In this book, Shawna Ross argues that Charlotte Brontë was an attentive witness of the Anthropocene and created one of the first literary ecosystems animated by human-caused environmental change.
Author: Shawna Ross
Publisher: SUNY Press
Forges a fresh interpretation of Charlotte Brontë’s oeuvre as a response to ecological instability. In this book, Shawna Ross argues that Charlotte Brontë was an attentive witness of the Anthropocene and created one of the first literary ecosystems animated by human-caused environmental change. Brontë combined her personal experiences, scientific knowledge, and narrative skills to document environmental change in her representations of moorlands, valleys, villages, and towns, and the processes that disrupted them, including extinction, deforestation, industrialization, and urbanization. Juxtaposing close readings of Brontë’s fiction with Victorian and contemporary science writing, as well as with the writings of Brontë’s family members, Ross reveals the importance of storytelling for understanding how human behaviors contribute to environmental instability and why we resist changing our destructive habits. Ultimately, Brontë’s lifelong engagement with the nonhuman world offers five powerful strategies for coping with ecological crises: to witness destruction carefully, to write about it unflinchingly, to apply those experiences by questioning and redefining toxic definitions of the human, and to mourn the dead, all without forgetting to tend the living. Shawna Ross is Assistant Professor of English at Texas A&M University. She is the author and editor of several books, including Humans at Work in the Digital Age: Forms of Digital Textual Labor.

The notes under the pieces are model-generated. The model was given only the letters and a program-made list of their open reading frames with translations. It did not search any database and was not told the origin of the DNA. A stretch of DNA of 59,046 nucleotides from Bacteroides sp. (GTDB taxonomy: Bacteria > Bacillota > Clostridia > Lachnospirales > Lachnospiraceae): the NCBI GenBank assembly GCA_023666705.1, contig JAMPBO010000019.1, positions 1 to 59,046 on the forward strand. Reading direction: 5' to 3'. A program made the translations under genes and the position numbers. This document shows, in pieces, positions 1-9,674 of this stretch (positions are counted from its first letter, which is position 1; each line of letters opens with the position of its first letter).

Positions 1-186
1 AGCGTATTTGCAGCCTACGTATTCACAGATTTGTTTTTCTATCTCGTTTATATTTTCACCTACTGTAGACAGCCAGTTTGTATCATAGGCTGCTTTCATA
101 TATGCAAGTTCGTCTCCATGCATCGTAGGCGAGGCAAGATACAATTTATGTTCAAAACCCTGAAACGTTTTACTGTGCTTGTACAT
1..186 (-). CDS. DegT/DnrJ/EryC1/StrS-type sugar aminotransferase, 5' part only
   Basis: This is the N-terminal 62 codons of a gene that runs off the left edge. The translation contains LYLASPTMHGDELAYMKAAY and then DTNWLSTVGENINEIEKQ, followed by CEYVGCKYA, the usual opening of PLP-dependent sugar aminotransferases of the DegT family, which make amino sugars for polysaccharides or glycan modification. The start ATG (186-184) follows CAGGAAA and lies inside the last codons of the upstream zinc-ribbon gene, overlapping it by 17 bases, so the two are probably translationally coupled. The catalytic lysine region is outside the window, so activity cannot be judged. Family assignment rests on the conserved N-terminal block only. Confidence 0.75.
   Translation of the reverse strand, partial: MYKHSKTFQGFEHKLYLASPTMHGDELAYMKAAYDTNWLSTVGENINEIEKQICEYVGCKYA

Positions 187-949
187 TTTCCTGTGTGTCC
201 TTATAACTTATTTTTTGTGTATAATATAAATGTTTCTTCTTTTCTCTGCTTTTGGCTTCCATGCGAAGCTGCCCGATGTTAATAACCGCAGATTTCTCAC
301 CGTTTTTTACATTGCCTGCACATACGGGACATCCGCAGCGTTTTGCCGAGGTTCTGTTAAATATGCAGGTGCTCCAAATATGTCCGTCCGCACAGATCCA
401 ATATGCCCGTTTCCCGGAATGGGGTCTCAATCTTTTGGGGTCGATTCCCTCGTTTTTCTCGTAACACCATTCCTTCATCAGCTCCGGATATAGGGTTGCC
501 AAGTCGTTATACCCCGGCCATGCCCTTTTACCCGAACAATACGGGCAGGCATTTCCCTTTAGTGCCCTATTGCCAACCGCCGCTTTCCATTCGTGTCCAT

The introduction of the computer and now the linkage of computers to the global